The film’s densely layered, in-your-face approach reflects the chaotic energy of a young brain and forces viewers to think about the blessing and curse of being a young person in the digital age (as Miller puts it, “overconnected and sometimes disconnected”).
The director conceived the idea for “My Suicide” together with his son Jordan, who was then still a teenager. The project grew out of a nonprofit called Regenerate that Miller and his son had established when Jordan was just 14 years old.
This “by-youth for-youth” organization was the Millers’ response to a tragic car crash in 2001 in their town of Thousand Oaks, Calif., that killed several promising teenagers.
Jordan applied for and received a $10,000 grant to make a public service announcement on teen driving safety, and that was the start of a nonprofit that is still helping kids make professional-quality PSAs and films that influence young lives for the better.
Miller and other filmmakers brought the Regenerate kids to Sundance and other film festivals, which helped fuel their growing interest in independent films. Eventually father and son got interested in making a feature that would serve their mission and also be a “cool picture.”
Miller and his son co-authored “My Suicide” with Eric Adams. Well-known actors read the script and wanted to take part despite the low budget; the cast includes, in addition to Mantegna, David Carradine and Mariel Hemingway. Jordan Miller spent two years in post-production, editing the film with its star Sunday, also a young filmmaker.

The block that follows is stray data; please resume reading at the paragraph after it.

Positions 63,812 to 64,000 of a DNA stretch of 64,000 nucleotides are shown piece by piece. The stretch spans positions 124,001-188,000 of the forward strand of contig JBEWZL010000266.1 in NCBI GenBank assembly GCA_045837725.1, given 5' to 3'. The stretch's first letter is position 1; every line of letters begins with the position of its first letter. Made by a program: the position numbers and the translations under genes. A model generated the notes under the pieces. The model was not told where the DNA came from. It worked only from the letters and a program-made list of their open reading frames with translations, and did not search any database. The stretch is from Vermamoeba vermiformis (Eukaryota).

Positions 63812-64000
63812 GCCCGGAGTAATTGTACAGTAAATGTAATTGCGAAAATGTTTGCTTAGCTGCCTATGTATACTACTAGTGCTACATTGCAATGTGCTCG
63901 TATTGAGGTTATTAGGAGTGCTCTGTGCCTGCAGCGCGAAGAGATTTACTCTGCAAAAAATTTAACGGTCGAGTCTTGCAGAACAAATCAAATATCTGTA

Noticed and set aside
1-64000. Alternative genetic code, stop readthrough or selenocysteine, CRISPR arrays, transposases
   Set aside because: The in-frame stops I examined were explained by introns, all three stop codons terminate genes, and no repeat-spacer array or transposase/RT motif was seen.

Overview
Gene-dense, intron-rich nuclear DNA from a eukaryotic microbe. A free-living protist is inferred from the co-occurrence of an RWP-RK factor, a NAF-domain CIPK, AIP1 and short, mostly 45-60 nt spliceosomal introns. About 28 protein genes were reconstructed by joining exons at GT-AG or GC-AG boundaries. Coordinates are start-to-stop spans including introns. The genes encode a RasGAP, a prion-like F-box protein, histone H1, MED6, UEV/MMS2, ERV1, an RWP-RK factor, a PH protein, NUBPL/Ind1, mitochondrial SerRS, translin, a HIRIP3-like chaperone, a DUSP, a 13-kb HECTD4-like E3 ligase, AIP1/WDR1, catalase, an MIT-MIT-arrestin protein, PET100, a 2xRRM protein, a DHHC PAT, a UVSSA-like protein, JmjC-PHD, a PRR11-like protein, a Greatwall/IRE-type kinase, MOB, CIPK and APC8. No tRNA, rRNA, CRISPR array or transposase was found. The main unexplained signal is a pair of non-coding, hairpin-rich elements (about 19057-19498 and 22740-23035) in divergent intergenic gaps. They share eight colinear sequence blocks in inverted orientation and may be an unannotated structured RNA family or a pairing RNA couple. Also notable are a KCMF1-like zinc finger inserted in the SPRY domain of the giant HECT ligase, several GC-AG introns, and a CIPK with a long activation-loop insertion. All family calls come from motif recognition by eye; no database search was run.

“It was crazy putting two 20-year-olds in charge of editing a motion picture of this size,” Miller says, “but both of them had been making movies since they were 12, and I wanted to use artists who would be like Archie — really talented and media-savvy kids.”
Asked if parents should try to stem the tide of digital information hitting kids, Miller said that it is a decision best left to each parent. “But the main thing is to be involved. And communicate. Opening the communication between you and your children is absolutely required.”
Miller clearly walks the walk. His daughter Sarah (at age 20, an award-winning filmmaker in her own right) also signed on as an associate producer once the project got started. Jordan, Sarah and Sunday have all become very close, Miller says. “In fact, we’re all working on another movie together right now that Gabriel is slated to direct and star in, based on the life and times of bipolar musician and songwriter Daniel Johnston.”
Elizabeth Floyd Mair is a freelance writer living in Guilderland.
Event features potluck supper and Q&A with filmmaker David Lee Miller.
When: 5:30 p.m. potluck; 7 p.m. screening, followed by question-and-answer session
Where: Sanctuary for Independent Media, 3361 Sixth Ave., Troy
Admission: $10 suggested donation, $5 student/low-income
Note: The Sanctuary gallery space will also be showing a video installation by teenage artist Chelsea Kereszi, “Daddyless,” about the reverberations in her life of her father’s suicide.
Info: 272-2390; https://www.mediasanctuary.org
Movie info: http://www.mysuicidethemovie.com